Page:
Who Am I?

End of Overeating 2 – Sugar, Fat, Salt

Posted: April 18th, 2012 | Author: | Filed under: End of Overeating | Tags: , , , , , , , | Comments Off on End of Overeating 2 – Sugar, Fat, Salt

End of OvereatingSo, the End of Overeating next addresses the big question — why is homeostasis under assault? And there are multiple levels to that answer.

First, it’s critical to understand the scientific concept of palatability. In our common usage, it just means that food tastes good or is pleasant. In scientific usage, it refers to the capacity of a food to stimulate the appetite, thus prompting us to eat more. And the most palatable foods, in that sense, are usually foods that contain sugar, fat, and salt. Why? In large part, that seems to be because those are relatively uncommon in natural food, yet are pretty important to our survival.

However, it’s not simply the case that we can keep piling on sugar or lard and make something palatable. We will quickly begin to interpret that sensory input in negative ways as cloying or greasy or too salty rendering the food unpalatable. No, it’s the particular combination of sugar, fat, and/or salt that makes a food highly palatable. And both human and animal research indicates that the right combination of sugar, fat, and salt creates foods that many of us will eat in excessive amounts.

Dr. Kessler provides many examples throughout his book of the ways different foods are processed and cooked to make them highly palatable. By way of illustration, I’ll quote just one such example here. It’s the Bloomin’ Onion, something I used to enjoy at Outback before I was diagnosed with celiac disease.

“Bloomin’ Onions — the trademark Outback Steakhouse dish — are very popular, and they too provide plenty of surface area to absorb fat. Fried in batter and topped with sauce, their flavor comes from salt on sugar on fat.”

Our constant access to foods high in sugar, fat, and salt is pushing up our bodies’ settling point, the homeostatic point which your body believes is your proper weight. And once the settling point has been adjusted upwards, it’s very difficult to reset it to a lower weight. That’s one reason our weight as a population is increasing even as our obsession with diets also increases. In a way, that’s somewhat ironic.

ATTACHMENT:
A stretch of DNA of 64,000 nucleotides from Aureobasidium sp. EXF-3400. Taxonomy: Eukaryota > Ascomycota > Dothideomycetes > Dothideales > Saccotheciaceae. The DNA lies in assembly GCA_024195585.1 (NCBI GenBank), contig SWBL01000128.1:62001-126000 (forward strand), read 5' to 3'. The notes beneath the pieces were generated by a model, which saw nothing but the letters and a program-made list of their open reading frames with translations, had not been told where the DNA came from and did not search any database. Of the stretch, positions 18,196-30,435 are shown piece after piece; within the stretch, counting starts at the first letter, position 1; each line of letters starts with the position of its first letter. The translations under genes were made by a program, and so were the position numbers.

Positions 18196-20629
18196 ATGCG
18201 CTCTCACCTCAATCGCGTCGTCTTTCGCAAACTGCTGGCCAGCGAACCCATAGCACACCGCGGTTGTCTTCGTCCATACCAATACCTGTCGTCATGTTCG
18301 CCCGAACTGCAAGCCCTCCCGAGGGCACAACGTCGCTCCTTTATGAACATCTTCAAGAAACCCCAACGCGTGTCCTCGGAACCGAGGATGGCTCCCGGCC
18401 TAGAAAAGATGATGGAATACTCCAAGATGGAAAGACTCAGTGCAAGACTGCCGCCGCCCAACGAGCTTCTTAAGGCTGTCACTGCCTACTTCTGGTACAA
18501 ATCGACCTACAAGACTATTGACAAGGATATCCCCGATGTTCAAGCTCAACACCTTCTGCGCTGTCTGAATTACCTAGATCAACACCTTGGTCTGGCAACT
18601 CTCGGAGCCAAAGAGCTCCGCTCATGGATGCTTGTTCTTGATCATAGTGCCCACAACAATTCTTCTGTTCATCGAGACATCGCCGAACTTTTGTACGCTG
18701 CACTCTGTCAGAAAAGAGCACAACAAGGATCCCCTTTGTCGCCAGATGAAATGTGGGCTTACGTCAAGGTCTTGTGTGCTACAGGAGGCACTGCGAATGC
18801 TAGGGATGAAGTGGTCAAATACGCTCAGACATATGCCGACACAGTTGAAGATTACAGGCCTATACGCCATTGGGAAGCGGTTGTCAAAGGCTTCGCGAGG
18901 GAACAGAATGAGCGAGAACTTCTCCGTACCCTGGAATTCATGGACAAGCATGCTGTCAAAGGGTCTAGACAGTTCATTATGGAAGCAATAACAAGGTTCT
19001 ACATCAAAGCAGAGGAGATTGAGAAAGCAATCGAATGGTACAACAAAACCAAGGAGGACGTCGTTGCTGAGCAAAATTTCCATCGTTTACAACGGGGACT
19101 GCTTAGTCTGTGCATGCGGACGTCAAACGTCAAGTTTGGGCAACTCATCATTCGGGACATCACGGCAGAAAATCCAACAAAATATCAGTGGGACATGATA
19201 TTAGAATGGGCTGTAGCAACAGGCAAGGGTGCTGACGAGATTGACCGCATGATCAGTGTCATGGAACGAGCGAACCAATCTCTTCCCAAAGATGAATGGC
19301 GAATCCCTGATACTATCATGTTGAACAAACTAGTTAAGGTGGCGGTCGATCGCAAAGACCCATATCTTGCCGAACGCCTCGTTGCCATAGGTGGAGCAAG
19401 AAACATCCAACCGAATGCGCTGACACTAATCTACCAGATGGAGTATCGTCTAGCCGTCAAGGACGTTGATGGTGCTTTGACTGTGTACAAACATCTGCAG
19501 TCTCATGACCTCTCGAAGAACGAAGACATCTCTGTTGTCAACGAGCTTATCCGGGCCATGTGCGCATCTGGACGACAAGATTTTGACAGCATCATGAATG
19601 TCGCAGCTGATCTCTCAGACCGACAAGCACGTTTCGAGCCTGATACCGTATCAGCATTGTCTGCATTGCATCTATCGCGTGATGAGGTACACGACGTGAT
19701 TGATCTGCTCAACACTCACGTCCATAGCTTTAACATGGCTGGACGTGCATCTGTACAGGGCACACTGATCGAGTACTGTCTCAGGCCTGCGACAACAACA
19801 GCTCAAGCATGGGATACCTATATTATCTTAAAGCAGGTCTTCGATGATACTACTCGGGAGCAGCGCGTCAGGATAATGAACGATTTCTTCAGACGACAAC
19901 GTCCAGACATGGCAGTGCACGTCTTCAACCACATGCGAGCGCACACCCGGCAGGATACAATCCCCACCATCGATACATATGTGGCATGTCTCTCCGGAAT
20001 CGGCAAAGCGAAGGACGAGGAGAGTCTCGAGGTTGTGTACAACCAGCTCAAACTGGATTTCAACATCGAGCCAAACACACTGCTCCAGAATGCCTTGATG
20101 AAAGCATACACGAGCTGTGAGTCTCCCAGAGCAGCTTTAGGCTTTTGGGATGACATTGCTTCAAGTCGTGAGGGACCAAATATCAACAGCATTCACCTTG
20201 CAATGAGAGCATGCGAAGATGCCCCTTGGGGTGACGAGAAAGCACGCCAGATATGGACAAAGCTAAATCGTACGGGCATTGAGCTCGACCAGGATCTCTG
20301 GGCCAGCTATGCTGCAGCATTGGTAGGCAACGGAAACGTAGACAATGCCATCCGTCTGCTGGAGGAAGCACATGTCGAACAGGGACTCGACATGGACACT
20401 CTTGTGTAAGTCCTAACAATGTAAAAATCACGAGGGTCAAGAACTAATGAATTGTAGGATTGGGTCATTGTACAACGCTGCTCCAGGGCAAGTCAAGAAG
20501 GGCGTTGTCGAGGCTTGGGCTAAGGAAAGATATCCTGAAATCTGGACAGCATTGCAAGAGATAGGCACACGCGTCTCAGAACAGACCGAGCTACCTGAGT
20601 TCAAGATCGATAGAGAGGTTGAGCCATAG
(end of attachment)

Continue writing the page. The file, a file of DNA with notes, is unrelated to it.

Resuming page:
Sugar, fat, and salt are also clearly reinforcing. In animal studies, scientists focus on two questions to determine if a substance is reinforcing.

Are they (the animals) willing to work to obtain it?

So they respond to other stimuli they’ve learned to associate with the substance?

In this section of the book, Dr. Kessler outlines many scientific studies illustrating the ways that sugar, fat, and salt — especially in combination — are reinforcing. He also details studies that show that three additional features exert a powerful influence on our desire for more.

First, quantity. Give a rat two pellets of food rather than one, give a person two scoops of ice cream rather than one, and they’ll eat more. Portion size matters.

Second is the concentration of rewarding ingredients. Adding more sugar or fat to a given portion boosts its desirability (although only up to a point; in excess, either one can lessen its appeal).

Finally, variety plays an important role.

Dr. Kessler then spends a number of chapters exploring the different ways these stimuli impact and condition our brains. He makes the studies extremely accessible to the lay reader; I learned a lot as I read this part of the book. One of the interesting things I discovered was that we become conditioned by stimuli suggesting that a rewarding food is nearby. Our brains release dopamine when we encounter such cues in order to encourage us to seek out and obtain the food. We are rewarded more for the hunt in some cases than for the actual experience of the food itself. When you think about the way things work in nature, that makes sense, of course. But it works against us in an environment full of highly palatable and highly available foods.

Emotions also help make foods memorable. If you think about meals you remember in your past, most of the time it’s not so much the food itself that makes it memorable. It’s the setting, the people, and the events associated with the meal that fixes it in our memory. And all of that leads to an emotional attachment through association. A particular food spurs a memory of emotion and we begin to link the emotion with the food. The food industry tries to tap into that sort of association in much of its advertising.

Ultimately, our brains can be rewired and a particular eating behavior habituated. I was struck while reading this section of the book how much that habituation resembles what the Christian Fathers have called a ruling passion. It’s a process where trigger leads to action without the deliberate activation of our will. We do something without thinking about it and sometimes even without awareness. Obviously, some of us are more likely to reach that point with highly palatable food than others, but as a population we are clearly susceptible.